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MAP Refrigeration, Inc. v. New Albertsons, L.P.

United States District Court, E.D. Pennsylvania

December 20, 2019

MAP REFRIGERATION, INC., Plaintiff
v.
NEW ALBERTSONS, L.P., Defendant

          MEMORANDUM

          John Milton Younge Judge

         In this action, MAP Refrigeration, Inc. (“Plaintiff”) seeks to recover outstanding invoiced fees owed for refrigeration and heating, ventilation, and air conditioning equipment and services that were provided by Plaintiff to New Albertsons, L.P. (“Defendant”).

         Now before the Court is Defendant's Motion to Dismiss pursuant to Federal Rule of Civil Procedure 12(b)(6) (“Mot., ” ECF No. 18). The Court finds this matter appropriate for resolution without oral argument. Fed.R.Civ.P. 78; L.R. 7.1(f). For the reasons that follow, Defendant's Motion will be granted in part and denied in part.

         I. BACKGROUND

         Unless otherwise noted, the following facts and allegations are taken from Plaintiff's Amended Complaint (“AC, ” ECF No. 16). “Plaintiff provides refrigeration and heating, ventilation, and air conditioning equipment, installation, repairs, and services.” (Id. ¶ 7.) “Defendant owns and operates various grocery store chains[, ]” including: Acme Markets, Albertsons, and Safeway. (Id. ¶ 8.)

         On May 18, 2016, the parties entered into two contracts: (1) an HVAC Maintenance Service Agreement (“HVAC Contract”); and (2) a Refrigeration Maintenance Service Agreement (“Refrigeration Contract”) (collectively, the “Contracts”). (Id. ¶¶ 9, 12.) The HVAC Contract “required Plaintiff to provide equipment and services for heating, ventilation, and air conditioning maintenance, repair, replacement, and installation at Acme grocery stores owned and operated by Defendant throughout Pennsylvania and Delaware for a two year term[.]”) (Id. ¶ 10.) Likewise, the Refrigeration Contract “required Plaintiff to provide equipment and services for refrigeration maintenance, repair, replacement, and installation at Acme grocery stores owned and operated by Defendant throughout Pennsylvania and Delaware for a two year term[.]” (Id. ¶ 13.)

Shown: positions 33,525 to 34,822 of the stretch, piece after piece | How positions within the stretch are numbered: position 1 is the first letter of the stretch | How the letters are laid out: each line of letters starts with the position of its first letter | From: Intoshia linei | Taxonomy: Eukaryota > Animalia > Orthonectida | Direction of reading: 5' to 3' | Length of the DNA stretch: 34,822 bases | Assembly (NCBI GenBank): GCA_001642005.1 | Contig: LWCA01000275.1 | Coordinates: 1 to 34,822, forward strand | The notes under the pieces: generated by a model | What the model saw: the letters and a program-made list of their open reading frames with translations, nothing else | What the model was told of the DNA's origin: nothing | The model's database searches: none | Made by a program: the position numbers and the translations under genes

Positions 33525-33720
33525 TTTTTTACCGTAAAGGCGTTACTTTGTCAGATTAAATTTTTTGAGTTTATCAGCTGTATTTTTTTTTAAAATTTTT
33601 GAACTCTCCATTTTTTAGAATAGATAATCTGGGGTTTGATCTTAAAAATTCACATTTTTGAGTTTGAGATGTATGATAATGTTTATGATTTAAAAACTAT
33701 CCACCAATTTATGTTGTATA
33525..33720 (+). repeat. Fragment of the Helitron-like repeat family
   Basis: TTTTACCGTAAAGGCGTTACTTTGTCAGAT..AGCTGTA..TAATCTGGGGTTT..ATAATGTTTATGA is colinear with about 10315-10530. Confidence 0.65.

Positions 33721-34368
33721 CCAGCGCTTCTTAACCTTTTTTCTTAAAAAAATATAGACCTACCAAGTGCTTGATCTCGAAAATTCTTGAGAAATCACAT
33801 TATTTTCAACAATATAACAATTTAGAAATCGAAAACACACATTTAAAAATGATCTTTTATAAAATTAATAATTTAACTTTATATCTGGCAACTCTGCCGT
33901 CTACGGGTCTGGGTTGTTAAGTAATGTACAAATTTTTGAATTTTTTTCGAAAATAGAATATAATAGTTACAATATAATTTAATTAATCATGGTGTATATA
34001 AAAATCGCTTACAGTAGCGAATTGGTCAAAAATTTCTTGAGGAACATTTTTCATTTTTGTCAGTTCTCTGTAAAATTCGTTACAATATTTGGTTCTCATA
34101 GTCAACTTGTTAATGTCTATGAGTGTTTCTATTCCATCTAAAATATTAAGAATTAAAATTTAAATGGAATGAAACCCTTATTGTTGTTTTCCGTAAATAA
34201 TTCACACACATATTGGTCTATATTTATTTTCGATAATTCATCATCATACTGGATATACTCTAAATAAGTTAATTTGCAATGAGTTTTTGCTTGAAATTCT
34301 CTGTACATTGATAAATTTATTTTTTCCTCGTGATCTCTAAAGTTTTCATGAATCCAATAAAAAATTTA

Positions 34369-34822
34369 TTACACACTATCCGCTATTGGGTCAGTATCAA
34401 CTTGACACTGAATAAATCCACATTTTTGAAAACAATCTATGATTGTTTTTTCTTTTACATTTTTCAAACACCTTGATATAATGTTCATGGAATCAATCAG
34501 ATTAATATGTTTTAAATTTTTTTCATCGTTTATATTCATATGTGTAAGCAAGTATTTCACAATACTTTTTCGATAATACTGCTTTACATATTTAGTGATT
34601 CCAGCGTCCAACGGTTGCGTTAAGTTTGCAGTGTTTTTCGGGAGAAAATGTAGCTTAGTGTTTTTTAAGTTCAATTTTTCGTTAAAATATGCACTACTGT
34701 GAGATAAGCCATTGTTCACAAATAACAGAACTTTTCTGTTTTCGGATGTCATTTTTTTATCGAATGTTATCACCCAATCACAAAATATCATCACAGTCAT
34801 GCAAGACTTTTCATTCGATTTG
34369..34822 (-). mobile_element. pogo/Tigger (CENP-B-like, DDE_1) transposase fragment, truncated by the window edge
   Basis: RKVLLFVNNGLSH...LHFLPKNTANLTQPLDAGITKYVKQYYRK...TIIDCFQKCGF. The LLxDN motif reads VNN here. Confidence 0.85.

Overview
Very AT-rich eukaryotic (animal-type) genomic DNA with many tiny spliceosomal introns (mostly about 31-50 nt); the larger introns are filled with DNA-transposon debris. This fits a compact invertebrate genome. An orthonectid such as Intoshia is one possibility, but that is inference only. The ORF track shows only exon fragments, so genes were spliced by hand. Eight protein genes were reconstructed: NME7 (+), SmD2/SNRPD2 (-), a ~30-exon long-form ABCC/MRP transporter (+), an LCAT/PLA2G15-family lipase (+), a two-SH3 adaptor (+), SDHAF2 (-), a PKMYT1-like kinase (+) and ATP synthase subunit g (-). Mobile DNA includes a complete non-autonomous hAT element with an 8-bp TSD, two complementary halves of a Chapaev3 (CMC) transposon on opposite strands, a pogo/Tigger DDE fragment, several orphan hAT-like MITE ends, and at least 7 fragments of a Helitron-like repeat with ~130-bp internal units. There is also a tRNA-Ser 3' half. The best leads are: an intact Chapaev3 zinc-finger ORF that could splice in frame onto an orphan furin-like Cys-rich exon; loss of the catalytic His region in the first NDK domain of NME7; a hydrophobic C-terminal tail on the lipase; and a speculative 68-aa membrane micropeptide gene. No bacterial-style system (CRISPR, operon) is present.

According to Plaintiff, it “provided refrigeration and HVAC services to Defendant at the specified Acme stores as requested by Defendant and as set forth in the Contracts.” (Id. ¶ 20.) “Plaintiff timely submitted invoices to Defendant for payment as provided for in the Contracts [and] Defendant did not object to or otherwise dispute Plaintiff's invoices.” (Id. ¶¶ 22-23.) Plaintiff now avers that “Defendant failed and refused to pay many of those invoices[.]” (Id. ¶ 24.) Specifically, Plaintiff asserts that Defendant has “accumulated an outstanding unpaid balance for Plaintiff's work at Pennsylvania stores in the amount of $285, 847.29 and at the Delaware stores in the amount of $168, 785.96.” (Id. ¶ 25.) Ultimately, the Contracts were “terminated in or around July 2018 as a result of Defendant's failure to pay Plaintiff in accordance with the Contracts.” (Id. ¶ 26.)